19. 19. A. TEXTILE MACHINERY • In 1765, James Hargreaves invented the Spinning Jenny, automating weaving the warp in the weaving of cloth. • In 1769, Richard Arkwright invented the Water powered – Frame which automated the weft. • In 1779, Samuel Crompton invented the Spinning Mule, a combination of Hargreaves’ and Arkwright’s inventions, which automated the total weaving process.
  20. 20. The Spinning Jenny Water Powered Frame Spinning Mule
  21. 21. B. STEAM ENGINE • In 1775, James Watt invented the Steam Engine which was used to raise minerals from mines, provide heat for smelting iron ore, and drive machines in textile mills.
  22. 22. II. NEW MINERAL SOURCES OF ENERGY • Beginning in the eighteenth century, the Industrial Revolution began to rely on coal to produce the high temperatures needed to smelt iron. Eventually it also became a source of heat for the steam engine.
  23. 23. III. GROWTH OF FACTORIES • Domestic System • In the sixteenth century, businessmen began employing families in the countryside to spin and weave. • All members of the family participated in the production. • Businessmen provided the materials and were responsible for manufacturing.
  24. 24. DEVELOPMENTS IN FACTORIES • Large factories were more cost effective because it allowed the concentration of workers and machines in one work place • Reduced transportation costs • Allowed greater quality control • The factory owner had greater control over
  25. 25. DEVELOPMENT IN FACTORIES • It also made possible what the economist Adam Smith called the "division of labor“, whereby each person was responsible for one stage of production, allowing for great increase in total production. The workers needed no special skills to operate the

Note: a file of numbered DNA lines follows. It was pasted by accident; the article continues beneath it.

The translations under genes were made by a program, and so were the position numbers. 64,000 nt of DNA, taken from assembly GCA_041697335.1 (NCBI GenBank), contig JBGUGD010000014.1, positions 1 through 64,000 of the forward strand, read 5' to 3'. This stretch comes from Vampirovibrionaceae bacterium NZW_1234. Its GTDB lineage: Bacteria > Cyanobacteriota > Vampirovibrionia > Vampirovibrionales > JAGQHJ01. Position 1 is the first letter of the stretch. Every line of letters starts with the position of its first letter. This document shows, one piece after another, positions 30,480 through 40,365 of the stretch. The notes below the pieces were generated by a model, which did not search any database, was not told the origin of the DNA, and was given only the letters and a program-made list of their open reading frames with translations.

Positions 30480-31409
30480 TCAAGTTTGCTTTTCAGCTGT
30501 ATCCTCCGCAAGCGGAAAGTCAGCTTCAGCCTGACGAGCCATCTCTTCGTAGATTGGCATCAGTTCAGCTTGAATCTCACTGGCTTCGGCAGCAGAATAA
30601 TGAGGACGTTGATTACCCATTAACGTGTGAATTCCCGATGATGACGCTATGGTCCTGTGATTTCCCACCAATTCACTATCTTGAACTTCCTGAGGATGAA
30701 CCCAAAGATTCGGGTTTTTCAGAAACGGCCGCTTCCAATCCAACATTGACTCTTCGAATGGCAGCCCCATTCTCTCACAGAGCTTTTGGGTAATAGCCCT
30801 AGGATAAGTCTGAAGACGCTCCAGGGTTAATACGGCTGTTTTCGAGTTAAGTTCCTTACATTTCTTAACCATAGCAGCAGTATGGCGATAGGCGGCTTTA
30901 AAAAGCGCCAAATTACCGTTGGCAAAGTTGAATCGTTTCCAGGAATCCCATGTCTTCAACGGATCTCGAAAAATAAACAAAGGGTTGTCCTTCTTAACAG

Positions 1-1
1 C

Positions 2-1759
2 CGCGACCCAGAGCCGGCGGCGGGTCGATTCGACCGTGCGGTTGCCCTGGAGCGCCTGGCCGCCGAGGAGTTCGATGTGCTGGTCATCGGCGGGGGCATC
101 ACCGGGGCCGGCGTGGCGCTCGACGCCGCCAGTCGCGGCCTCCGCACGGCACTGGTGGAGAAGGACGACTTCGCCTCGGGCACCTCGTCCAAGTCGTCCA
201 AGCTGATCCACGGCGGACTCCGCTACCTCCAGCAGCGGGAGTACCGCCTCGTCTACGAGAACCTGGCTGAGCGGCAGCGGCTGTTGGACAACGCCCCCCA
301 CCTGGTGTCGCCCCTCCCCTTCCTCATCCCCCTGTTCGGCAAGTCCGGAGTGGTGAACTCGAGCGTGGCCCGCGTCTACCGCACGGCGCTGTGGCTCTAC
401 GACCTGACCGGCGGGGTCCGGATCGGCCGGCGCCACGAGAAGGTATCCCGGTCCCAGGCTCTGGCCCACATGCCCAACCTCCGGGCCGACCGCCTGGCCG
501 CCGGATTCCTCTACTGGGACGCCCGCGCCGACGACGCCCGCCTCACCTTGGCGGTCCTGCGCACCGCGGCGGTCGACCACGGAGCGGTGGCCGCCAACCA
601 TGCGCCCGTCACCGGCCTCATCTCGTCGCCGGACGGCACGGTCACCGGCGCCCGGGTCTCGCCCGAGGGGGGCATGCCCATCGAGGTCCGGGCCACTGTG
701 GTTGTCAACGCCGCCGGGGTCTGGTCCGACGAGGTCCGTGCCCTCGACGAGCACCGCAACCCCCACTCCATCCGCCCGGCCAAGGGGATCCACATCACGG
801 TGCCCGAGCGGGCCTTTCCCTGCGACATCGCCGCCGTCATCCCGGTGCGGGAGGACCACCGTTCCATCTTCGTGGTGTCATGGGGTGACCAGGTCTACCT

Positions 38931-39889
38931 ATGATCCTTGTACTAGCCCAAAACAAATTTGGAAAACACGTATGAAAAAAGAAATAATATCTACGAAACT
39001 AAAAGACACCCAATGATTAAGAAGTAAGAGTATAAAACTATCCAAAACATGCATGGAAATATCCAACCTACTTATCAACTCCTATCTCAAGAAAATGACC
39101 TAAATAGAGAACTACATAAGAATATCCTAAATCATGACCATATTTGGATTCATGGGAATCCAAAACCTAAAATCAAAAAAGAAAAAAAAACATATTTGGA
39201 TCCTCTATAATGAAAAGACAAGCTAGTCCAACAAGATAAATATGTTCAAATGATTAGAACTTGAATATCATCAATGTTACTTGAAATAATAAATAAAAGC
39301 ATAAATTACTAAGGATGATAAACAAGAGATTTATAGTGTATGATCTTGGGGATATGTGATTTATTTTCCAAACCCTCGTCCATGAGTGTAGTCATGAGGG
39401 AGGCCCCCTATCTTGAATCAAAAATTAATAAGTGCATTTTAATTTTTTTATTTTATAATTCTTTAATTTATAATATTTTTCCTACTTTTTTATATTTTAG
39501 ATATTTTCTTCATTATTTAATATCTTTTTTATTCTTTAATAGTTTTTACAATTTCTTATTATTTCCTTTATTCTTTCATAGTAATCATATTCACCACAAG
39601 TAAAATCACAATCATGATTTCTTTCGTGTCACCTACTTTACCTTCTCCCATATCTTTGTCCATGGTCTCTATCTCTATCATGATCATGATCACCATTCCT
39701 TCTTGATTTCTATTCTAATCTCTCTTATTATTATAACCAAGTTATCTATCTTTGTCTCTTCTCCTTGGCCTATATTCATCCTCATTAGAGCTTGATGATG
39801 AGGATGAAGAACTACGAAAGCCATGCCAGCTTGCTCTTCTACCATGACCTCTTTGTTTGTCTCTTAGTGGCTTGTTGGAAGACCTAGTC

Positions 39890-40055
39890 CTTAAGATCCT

26. 26. IV. NEW METHODS OF TRANSPORTATION • Thousands of miles of canals and all-weather roads were built in the eighteenth century. • 1692, Languedoc Canal connects the Mediterranean with the Bay of Biscay. 240 miles long, with 100 locks, 3 major aqueducts, 1 tunnel, and a summit reservoir. • Canals were the first technology to allow bulk materials to be easily transported across country.
  27. 27. NEW METHODS OF TRANSPORTATION • The railroads were driven by coal- burning, steam-power locomotives and provided quick, cheap transportation to places inaccessible by water. • The construction of railroads created a
  28. 28. FACTORS FAVOURING THE INDUSTRIAL GROWTH • Population Growth • The population increase provided the large supply of cheap labor needed by the factories. It also provided an increase in demand for manufactured goods.
  29. 29. FACTORS FAVOURING THE INDUSTRIAL GROWTH • Agricultural Productivity • The process of enclosure allowed farmers and landlords to fence in their fields and control production. They introduced crop rotations that restored nutrients to the soil, allowing for greater yield. They also began scientific breeding to improve the quality of their herds. The result was an increase in productivity with fewer agricultural workers.
  30. 30. FACTORS FAVOURING THE INDUSTRIAL GROWTH • Capital Formation and Accumulation • came mostly from merchants engaged in domestic and foreign trade, from landowners who profited from their estates in Britain and plantations in the colonies, and from banks.
  31. 31. FACTORS FAVOURING THE INDUSTRIAL GROWTH • Technological Knowledge and Entrepreneurship • Plenty of people had scientific knowledge to mechanize the industry. • A merchant capitalist class organized the domestic system.
  32. 32. EFFECTS OF INDUSTRIAL GROWTH • Demand from Consumers and Producers • The demand for goods was created by advertising, as well as by the increasing ability of the working class to buy goods as their purchasing power increased.
  33. 33. EFFECTS OF INDUSTRIAL GROWTH • Population and Economic Growth • The population had consistently expanded as the greater agricultural productivity permitted maintaining an adequate food supply. The industrial economy had been able to employ large numbers of workers.
  34. 34. EFFECTS OF INDUSTRIAL GROWTH • Women, Children and Industry • The Industrial Revolution did not improve the status of women. Their pay was too little to give them financial independence or prestige, and they frequently were under the control of the male workers or foremen. • British Factory Act of 1833 enforced
  35. 35. EFFECTS OF INDUSTRIAL GROWTH • Class and Class Consciousness • The Industrial Society was divided into three (3) classes: •The aristocracy owned the land. •The bourgeoisie owned capital enterprises and gained their wealth from profits.
  36. 36. SEED GRILL